Enforcer, The (1976)
Release Date: December 22nd, 1976 MPAA Rating: R
Director: James Fargo Actors: Clint Eastwood, Tyne Daly, Harry Guardino, Bradford Dillman, John Mitchum, DeVeren Bookwalter, John Crawford, Samantha Doane, Jocelyn Jones, Nick Pellegrino, Robert Hoy
he opening scene, in which a skinny blonde (Jocelyn Jones) hitches a ride with two Western Gas and Electric employees, features some of the worst dialogue ever written. It’s a terrible way to start any movie, let alone this third chapter in the “Dirty Harry” saga, which took a rapid, significant downturn in quality with the previous entry. And this beginning doesn’t help redeem things one bit.
Fortunately, Clint Eastwood is his typical one-man-army of a screen presence, and Jerry Fielding is able to produce a jazzy score that is nicely in line with the sensational music formerly done by Lalo Schifrin. And Harry still knows how to throw around racist insults (there are plenty of other extremely racist/stereotypical notions in this unmistakable product of the ’70s). The plot is familiarly constructed by piecing together various unrelated crimes (from the silly theft of a pricey meal to a hostage scenario at a liquor store to a bomb planted in a bathroom) to supplement the main criminals and their over-the-top schemes.
Conducting his usual Wild-West-show routines, San Francisco Police detective Harry Callahan (Clint Eastwood) quickly accrues $14,000 in damages when he drives a car into a building to foil a holdup. Laughably unorthodox yet entirely effective, Callahan is understandably removed from the streets by his captain (Bradford Dillman) and reassigned to personnel, where he takes things even less seriously. Since the mayor intends to make the force conform to mainstream ideas, the reluctant homicide investigator sits in on evaluations for potential fellow inspectors, leading to some hysterically un-politically correct assessments, particularly when it comes to female candidates, such as Kate Moore (Tyne Daly).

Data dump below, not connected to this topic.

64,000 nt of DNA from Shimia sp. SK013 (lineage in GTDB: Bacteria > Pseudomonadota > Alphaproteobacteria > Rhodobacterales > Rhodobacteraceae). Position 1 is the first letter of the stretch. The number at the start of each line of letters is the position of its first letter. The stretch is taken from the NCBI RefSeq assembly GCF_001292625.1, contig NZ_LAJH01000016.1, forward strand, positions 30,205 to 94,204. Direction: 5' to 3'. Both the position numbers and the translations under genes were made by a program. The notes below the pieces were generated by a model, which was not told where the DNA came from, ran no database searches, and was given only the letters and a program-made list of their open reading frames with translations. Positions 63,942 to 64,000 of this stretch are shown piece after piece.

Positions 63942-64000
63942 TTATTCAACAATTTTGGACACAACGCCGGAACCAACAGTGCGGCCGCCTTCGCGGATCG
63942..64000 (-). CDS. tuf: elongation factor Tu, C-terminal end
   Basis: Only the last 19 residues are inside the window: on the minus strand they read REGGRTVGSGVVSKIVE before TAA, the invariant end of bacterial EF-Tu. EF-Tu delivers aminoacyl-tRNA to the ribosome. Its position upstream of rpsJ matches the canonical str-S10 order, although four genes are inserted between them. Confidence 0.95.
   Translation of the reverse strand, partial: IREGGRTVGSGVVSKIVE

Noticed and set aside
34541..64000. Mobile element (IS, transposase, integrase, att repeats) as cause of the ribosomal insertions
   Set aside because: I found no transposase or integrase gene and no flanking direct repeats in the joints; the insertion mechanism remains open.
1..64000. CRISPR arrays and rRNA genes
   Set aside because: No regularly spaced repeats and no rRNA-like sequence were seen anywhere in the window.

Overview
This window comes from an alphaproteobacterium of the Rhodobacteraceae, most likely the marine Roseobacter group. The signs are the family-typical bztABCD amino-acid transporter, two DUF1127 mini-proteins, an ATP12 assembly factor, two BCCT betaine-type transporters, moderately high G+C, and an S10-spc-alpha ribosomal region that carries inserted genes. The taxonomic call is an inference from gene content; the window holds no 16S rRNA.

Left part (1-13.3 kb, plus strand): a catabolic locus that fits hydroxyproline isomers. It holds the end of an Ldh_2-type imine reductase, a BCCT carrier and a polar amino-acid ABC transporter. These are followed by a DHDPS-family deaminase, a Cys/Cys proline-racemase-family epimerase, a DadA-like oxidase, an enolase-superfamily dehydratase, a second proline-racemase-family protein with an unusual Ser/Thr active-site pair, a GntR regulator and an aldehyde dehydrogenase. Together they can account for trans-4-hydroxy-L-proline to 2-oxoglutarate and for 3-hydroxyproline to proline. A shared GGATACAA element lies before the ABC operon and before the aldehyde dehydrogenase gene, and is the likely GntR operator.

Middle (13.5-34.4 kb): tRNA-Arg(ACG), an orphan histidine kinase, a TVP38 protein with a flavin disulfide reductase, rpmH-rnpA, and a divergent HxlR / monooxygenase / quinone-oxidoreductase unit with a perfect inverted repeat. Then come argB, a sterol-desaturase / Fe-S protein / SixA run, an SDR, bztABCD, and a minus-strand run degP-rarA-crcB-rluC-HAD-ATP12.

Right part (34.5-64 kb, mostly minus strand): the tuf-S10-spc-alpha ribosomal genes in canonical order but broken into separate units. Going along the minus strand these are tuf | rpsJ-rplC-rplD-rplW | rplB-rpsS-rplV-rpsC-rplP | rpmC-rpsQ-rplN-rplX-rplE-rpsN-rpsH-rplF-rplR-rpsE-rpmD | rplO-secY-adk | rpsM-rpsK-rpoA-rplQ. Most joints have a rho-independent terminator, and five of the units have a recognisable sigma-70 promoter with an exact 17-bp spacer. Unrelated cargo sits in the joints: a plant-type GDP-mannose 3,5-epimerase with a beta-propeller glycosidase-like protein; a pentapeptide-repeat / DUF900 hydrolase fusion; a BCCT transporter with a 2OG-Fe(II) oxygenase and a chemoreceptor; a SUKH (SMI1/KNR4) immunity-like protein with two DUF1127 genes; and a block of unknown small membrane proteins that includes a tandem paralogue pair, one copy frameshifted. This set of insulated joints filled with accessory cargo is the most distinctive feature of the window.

Also standard with Harry’s adventures, partners (Frank DiGeorgio, played by John Mitchum) don’t last long, while replacements are always the one character Callahan antagonizes the most (“Oh, shit,” he mutters when he’s inevitably partnered with Moore). Plus, he refuses to treat any superior with phony respect (“Besides being wrong, they’re stupid”) – and yet it rarely lands him in permanent trouble. And rampant sexism is apparent at every turn (to be fair, it’s specifically part of the storyline, with Kate struggling to prove gender equality in a male-dominated profession), with a classic humor-tinged autopsy scene included just to unnerve the pretty lady; the younger, more physically fit newcomer standing by or arriving late, while Harry engages on a taxing chase across rooftops, up stairs, and through buildings; and the crashing of a porno shoot just to show some gratuitous nudity.
By the time the film gets around to tracking and nailing the terrorist group at the heart of the plot – the People’s Revolutionary Strike Force, armed with portable bazookas – it almost feels like another movie altogether. Pacing is a problem, as is realism, but the level of seriousness has waned considerably from “Magnum Force,” which makes the attention to one-liners and levity slightly more manageable. Overall, it’s a bit of an improvement (ever so slight) from the previous episode, though the tone and direction are altered just enough that Eastwood could almost be a different (but nonetheless recognizable) character in a different series. It’s not as if any of his roles lack a certain smug disregard for propriety.
– Mike Massie